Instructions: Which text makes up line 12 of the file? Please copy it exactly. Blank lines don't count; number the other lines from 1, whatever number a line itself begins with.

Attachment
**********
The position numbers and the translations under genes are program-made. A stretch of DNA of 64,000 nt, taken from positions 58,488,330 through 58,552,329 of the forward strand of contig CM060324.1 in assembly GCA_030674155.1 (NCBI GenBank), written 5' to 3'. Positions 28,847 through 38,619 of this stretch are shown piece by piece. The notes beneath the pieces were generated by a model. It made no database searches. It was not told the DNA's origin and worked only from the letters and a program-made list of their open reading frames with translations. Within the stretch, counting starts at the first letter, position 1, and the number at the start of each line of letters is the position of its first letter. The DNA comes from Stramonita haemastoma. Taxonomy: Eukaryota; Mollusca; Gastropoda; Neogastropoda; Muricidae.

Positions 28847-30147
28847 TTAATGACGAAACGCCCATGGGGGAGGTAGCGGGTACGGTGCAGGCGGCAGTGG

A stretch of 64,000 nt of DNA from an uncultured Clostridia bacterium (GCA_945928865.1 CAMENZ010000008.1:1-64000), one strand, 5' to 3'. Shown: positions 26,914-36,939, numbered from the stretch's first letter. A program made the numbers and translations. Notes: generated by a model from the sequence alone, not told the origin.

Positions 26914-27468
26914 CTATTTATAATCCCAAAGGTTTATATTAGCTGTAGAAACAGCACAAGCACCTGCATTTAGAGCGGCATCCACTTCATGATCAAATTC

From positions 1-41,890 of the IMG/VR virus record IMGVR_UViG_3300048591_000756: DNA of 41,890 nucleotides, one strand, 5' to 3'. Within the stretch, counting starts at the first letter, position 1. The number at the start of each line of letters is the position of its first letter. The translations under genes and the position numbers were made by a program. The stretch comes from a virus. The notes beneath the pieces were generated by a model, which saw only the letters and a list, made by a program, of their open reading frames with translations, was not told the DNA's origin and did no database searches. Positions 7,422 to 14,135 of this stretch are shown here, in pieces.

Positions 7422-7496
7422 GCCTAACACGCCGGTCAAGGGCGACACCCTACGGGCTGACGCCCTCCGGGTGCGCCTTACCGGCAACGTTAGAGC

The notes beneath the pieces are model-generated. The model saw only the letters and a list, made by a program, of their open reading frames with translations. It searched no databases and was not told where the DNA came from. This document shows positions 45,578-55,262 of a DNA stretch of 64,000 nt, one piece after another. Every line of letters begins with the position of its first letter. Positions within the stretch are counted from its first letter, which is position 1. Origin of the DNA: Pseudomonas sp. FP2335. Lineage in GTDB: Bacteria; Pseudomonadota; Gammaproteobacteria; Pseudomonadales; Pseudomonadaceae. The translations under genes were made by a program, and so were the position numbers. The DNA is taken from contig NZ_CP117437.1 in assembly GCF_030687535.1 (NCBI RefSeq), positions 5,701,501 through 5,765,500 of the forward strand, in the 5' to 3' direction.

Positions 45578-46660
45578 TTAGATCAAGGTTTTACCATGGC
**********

45578 TTAGATCAAGGTTTTACCATGGC